Award-winning author Tosca Lee’s newest books take place in her home state of Nebraska

By RICK BROWN, Yard Light Media

KEARNEY — Best-selling author Tosca Lee often encounters fans who assume that she must live on either the East or the West Coast.

“When I go to events or conferences, a lot of people assume that if you’re a bestselling novelist you must live in New York or someplace like that,” the author said from her home in Fremont. “As you know, Nebraska has a rich literary tradition. There are such wonderful writers and authors living here. I’m always glad when one of us gets an award so we can help draw the focus to the talent in the state.”

An announcement by the American Book Fest currently highlights Nebraska’s literary tradition — along with Lee’s contribution to that legacy. In July the organization honored Lee’s work with two International Book Awards, one for mystery/suspense for “A Single Light” and another one for science fiction for “The Line Between.” The International Book Awards celebrates excellence in all sections of the publishing industry. More than 2,000 entries were submitted to this year’s awards.

The books feature Nebraska settings.

“I consider myself a novelist who has lived almost all my life in Nebraska,” Lee said. “These two books are my first novels that I’ve been able to set in the area just because of the subject matter I’ve written about.”

Both books tell the story of Wynter Roth, a 22-year-old woman who has escaped a Midwest cult just as a frightening disease spreads across the country. Both stories have been optioned for development for television/film.

Lee is the author of 11 novels. Her books have been translated into 17 languages.

During this time of COVID-19 shutdowns, Lee sees this as a perfect time for enjoying novels.

“This is a great time to be reading fiction, especially during this time of quarantine and lockdowns,” she said. “It’s all about escapism. I think that’s why you also saw a lot of people binge watching shows on Netflix. I’ve read varying reports; some people are reading a lot and others are having a hard time concentrating because of the current climate.”

Lee feels that fiction’s main goal is to entertain.

“It’s meant to act as a portal away from the current reality to somewhere else,” she said. “It’s meant to usher us out of reality and help us escape. This is a good time to be reading fiction as a way to deal with the stress of living through a pandemic and through uncertainty of the financial stresses that so many people are undergoing right now.”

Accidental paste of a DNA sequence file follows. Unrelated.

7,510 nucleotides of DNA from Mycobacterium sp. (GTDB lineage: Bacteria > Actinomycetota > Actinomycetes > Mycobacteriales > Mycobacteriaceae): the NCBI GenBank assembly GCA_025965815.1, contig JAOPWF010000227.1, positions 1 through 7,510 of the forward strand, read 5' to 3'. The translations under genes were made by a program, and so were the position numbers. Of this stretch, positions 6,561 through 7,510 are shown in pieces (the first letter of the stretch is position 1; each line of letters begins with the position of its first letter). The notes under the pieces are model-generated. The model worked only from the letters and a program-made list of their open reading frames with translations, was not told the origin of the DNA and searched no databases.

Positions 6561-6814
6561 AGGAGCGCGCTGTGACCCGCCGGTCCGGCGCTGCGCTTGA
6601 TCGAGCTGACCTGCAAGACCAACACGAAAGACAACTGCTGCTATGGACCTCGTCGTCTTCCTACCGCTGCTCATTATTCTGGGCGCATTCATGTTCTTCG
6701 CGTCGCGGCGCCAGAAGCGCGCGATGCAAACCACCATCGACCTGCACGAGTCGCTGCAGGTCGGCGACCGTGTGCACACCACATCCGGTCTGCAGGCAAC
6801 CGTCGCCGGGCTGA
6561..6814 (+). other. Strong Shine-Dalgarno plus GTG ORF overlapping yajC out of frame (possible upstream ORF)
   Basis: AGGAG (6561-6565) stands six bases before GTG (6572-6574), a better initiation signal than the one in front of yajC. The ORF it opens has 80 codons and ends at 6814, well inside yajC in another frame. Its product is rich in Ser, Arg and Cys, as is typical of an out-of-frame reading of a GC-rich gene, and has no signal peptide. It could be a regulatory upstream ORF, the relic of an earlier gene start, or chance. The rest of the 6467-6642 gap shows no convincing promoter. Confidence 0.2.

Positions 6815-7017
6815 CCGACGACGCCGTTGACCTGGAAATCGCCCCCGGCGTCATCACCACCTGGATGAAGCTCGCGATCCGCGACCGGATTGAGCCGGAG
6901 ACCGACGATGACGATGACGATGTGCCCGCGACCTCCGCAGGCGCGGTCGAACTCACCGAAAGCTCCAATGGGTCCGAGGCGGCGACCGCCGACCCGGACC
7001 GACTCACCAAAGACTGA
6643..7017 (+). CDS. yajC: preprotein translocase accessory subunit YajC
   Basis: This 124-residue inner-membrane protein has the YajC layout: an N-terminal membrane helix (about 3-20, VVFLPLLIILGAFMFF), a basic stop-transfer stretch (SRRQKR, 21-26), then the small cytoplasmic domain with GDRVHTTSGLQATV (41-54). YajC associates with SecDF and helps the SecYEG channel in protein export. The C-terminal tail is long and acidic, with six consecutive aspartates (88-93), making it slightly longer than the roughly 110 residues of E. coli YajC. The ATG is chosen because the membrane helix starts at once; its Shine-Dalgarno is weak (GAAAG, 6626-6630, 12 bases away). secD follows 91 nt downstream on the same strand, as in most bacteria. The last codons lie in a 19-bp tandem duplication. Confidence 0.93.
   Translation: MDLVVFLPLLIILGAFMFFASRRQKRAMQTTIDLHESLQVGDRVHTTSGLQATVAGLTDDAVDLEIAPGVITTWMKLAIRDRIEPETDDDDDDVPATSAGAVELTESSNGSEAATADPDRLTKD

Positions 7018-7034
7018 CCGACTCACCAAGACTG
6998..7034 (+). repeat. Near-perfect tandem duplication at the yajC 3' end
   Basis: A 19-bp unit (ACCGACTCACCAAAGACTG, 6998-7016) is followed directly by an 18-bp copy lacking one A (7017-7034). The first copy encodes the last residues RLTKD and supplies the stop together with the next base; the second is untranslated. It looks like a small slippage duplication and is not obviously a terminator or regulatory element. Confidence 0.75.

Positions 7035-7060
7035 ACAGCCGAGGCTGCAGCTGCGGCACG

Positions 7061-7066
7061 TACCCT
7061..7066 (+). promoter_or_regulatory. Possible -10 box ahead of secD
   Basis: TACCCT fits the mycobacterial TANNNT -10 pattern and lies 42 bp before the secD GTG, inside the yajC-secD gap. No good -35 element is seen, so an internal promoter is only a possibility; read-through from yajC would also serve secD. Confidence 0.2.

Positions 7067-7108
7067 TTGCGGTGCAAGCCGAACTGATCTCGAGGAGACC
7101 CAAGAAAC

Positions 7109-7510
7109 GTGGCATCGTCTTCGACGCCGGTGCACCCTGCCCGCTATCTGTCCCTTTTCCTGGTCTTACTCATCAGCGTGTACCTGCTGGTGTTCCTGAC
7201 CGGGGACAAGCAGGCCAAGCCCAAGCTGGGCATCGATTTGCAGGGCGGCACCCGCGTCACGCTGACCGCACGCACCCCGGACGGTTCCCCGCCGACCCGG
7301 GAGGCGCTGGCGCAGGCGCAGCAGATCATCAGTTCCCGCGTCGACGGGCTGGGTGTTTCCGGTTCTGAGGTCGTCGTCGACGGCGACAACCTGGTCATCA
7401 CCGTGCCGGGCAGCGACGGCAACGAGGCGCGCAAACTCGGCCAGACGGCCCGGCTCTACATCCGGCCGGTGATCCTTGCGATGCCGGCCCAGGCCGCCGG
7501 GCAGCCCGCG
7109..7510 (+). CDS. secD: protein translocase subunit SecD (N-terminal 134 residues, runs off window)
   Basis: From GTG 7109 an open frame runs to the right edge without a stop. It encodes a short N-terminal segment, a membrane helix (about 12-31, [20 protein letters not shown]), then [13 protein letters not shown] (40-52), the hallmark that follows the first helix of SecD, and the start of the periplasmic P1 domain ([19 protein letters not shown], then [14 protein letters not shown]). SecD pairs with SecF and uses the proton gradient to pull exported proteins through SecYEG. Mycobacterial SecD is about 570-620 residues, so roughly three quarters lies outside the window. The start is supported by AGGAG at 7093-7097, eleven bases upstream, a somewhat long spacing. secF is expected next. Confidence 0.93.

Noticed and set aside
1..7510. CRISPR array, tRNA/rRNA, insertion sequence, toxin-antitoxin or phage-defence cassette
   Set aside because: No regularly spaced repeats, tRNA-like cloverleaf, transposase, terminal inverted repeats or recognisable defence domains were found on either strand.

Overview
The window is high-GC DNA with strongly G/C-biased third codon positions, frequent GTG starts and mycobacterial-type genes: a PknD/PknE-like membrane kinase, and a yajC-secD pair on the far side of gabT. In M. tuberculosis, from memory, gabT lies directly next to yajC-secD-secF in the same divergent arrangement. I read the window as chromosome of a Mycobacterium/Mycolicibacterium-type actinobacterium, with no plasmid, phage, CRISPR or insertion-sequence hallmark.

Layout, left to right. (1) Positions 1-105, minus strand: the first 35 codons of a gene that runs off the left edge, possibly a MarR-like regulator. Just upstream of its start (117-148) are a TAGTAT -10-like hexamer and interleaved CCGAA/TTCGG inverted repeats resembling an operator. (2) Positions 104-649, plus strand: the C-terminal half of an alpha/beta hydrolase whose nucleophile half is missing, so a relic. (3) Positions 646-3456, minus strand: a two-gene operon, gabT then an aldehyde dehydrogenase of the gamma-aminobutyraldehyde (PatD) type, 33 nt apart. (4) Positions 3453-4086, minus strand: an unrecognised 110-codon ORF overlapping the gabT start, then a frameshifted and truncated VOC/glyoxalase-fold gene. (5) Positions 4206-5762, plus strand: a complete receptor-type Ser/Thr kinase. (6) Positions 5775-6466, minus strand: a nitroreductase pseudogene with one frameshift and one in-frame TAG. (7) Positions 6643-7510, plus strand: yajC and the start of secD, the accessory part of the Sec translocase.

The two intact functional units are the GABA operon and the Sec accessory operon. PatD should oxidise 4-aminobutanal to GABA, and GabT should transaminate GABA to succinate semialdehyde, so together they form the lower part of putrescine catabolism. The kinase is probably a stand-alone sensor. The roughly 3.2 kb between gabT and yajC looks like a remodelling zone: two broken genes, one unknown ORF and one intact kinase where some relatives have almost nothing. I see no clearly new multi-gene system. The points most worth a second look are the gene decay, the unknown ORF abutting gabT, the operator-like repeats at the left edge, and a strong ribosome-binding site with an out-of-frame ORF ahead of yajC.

What about reading pandemic fiction?

“That’s a different question,” Lee laughed. “In a normal time I think people turn to pandemic fiction just out of curiosity. In the back of their minds they are wondering, would I be able to survive? What would I do in these situations? I think the ‘fun’ of that literature is that it does away with the noise of everyday living. It boils everything down to the simple question of survival.”

Booksellers noted an uptick in pandemic fiction in mid-March and April.

Part of the driving force of her books relies on understanding the motivations of the characters.

“Figuring out who you can trust in a novel makes the story really fun,” she said. “It’s also something that makes our jobs, as writers, so difficult. Readers are now so savvy these days. It’s hard to pull off twists and turns that readers won’t see a mile away. That’s the challenge, especially with books like ‘Gone Girl’ where you have an unreliable narrator. Finding new ways to surprise and thrill readers — or throw a wrench into the works — is the fun and challenging part of it.”

Lee considers winning the International Book Award as a big encouragement.

“I don’t think I’ve ever had two books that have garnered quite as many awards as these,” she said. “That’s been really exciting. Practically speaking it’s also very good because I’m up for a new publishing contract now. Coming off the heels of an award like this is very good for getting my next book contracted.”

Lee co-authored a WWII story. She’s currently in the process of revising the manuscript.

“We hope to find a home for that story,” she said. “After that I plan to dive into medieval thriller. I have some other suspense ideas that I’m really excited about but it will probably be later this year before I start proposing that. We’ll just see what publishers are interested in.”

August 13, 2020 | Kearney Hub

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